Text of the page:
We have previously reported on some provisions of the Public Safety Officers’ Benefits Act (see C&C Newsletter for November, 1996, Page 1 and C&C Newsletter for September, 1998, Item 3). Now, President Bush has signed into law the Hometown Heroes Survivors Benefits Act of 2003. Effective December 15, 2003, the law extends federal benefits to public safety officers (including firefighters, police officers and other first responders) who die of heart attack or stroke in line of duty. Basically, PSOB benefits are extended to public safety officers who die as a result of heart attack or stroke resulting from strenuous physical activity that occurred (1) while responding to an emergency or participating in a training exercise, (2) while still on duty after the response or participation, or (3) within 24 hours of the response or participation. Heart attacks and strokes represent a significant risk among public safety officers, accounting for nearly half of all firefighter deaths each year. In 2002, 37 on-duty firefighters died of heart attacks. PSOB, administered by the Department of Justice, provides a one-time financial benefit -- currently set at about $267,000 -- to families of public safety officers killed or permanently disabled in line of duty. Prior to the new law, burden of proof was placed on the officer or his family to demonstrate a direct relation between the heart attack or stroke and the duty-related actions. The new law shifts that burden to the Justice Department, by adding language presumptively qualifying heart attacks and strokes as line-of-duty deaths, absent competent medical evidence to the contrary. Our readers know that Section 175.231, Florida Statutes (Firefighters), and Section 185.34, Florida Statutes (Police Officers), provide similar presumptions with reference to pension and retirement benefits under those chapters. We thank Officer Dave Farrand, Chairman of our client North Miami 748 Pension Fund, for the heads-up on this important legislation.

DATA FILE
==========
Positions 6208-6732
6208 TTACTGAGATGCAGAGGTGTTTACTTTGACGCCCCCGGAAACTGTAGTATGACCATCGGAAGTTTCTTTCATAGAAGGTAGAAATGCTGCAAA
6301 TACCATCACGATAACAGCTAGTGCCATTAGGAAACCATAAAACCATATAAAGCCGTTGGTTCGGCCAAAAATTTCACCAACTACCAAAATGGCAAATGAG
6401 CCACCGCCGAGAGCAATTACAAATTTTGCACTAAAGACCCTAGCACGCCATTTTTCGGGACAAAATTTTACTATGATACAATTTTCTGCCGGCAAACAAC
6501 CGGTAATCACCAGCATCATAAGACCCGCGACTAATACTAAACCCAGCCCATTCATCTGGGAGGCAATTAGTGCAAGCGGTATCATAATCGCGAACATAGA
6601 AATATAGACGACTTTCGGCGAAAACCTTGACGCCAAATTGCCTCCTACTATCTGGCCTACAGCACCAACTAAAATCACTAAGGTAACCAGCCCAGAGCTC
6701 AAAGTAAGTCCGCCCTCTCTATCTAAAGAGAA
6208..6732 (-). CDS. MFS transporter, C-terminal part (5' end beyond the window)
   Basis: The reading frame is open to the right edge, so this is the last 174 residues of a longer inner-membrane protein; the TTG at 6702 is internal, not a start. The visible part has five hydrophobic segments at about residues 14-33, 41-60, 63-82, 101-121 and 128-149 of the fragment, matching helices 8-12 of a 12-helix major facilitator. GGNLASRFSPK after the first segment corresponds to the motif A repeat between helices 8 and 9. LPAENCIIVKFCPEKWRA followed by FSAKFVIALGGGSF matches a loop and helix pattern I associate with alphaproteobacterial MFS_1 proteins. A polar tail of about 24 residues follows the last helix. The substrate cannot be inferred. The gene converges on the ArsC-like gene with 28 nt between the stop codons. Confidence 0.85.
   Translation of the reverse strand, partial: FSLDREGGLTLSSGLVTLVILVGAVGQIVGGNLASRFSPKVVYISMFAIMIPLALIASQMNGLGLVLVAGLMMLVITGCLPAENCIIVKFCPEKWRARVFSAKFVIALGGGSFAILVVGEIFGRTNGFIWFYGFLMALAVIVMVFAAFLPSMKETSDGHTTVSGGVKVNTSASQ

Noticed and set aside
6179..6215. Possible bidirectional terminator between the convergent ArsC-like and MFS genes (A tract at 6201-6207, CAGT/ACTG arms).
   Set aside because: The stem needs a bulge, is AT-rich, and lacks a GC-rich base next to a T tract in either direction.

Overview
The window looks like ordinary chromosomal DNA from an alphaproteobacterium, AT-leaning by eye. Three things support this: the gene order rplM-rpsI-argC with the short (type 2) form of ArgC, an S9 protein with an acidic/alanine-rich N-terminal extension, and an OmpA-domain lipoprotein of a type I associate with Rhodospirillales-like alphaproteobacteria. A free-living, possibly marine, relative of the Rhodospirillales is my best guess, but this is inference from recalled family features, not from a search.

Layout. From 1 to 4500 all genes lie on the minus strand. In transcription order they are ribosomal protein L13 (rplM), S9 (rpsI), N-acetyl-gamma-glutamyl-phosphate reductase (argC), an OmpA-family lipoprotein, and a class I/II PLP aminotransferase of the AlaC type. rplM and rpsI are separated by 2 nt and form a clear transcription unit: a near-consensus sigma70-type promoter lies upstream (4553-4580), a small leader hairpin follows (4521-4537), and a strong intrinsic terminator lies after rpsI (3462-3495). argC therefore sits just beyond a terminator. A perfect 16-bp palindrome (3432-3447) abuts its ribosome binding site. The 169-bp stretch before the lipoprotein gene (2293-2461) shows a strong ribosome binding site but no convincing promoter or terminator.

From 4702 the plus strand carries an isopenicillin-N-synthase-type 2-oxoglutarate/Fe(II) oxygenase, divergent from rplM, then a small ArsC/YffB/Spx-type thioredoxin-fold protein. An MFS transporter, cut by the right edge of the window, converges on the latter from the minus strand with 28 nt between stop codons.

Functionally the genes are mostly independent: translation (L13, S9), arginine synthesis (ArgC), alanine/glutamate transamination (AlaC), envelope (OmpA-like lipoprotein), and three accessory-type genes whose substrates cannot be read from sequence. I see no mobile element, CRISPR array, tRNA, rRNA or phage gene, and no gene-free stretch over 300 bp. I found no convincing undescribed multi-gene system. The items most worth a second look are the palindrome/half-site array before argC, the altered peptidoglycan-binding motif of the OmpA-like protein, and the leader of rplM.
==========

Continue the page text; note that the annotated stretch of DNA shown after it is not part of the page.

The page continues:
In light of recent amendments to Sections 112.532 and 112.533, Florida Statutes, part of the Law Enforcement Officers’ Bill of Rights, the Florida Attorney General was asked the following questions: (1) Are the provisions of Sections 112.532 or 112.533, Florida Statutes, as amended by Chapter 2003-149, Laws of Florida, violated by a police department policy providing that a law enforcement officer who is the subject of a complaint be interviewed before other witnesses? (2) Do the provisions of Section 112.533(4), Florida Statutes, as amended by Chapter 2003-149, Laws of Florida, relating to the disclosure of information prohibit intradepartmental communications involving individuals participating in the investigation? Answers: (1) Invalidating the conclusions in AGO 2001-17, the amendment does not establish a particular order in which law enforcement officers or witnesses in an internal investigation must testify; rather, an officer and his representative are allowed to review the complaint and all statements regardless of form, immediately prior to beginning of his interview; however, regardless of the order of interviews, a law enforcement officer is granted the right to request and review a complete copy of the investigative report and supporting documents in the investigation; the officer is entitled to an opportunity to address the findings in the report with the employing law enforcement agency, before imposition of disciplinary action consisting of suspension with loss of pay, demotion or dismissal. And, (2) Individuals participating in the investigation may share information regarding the investigation; however, these participants are prohibited from discussing the case with the public or with others within the agency who are not involved in the investigation; the complaint and all information obtained during course of the investigation becomes a public record, at such time as the investigation becomes inactive or upon a determination by the agency head that the investigation is concluded with a finding whether or not to proceed with action or to file charges. AGO 2003-60 (December 15, 2003).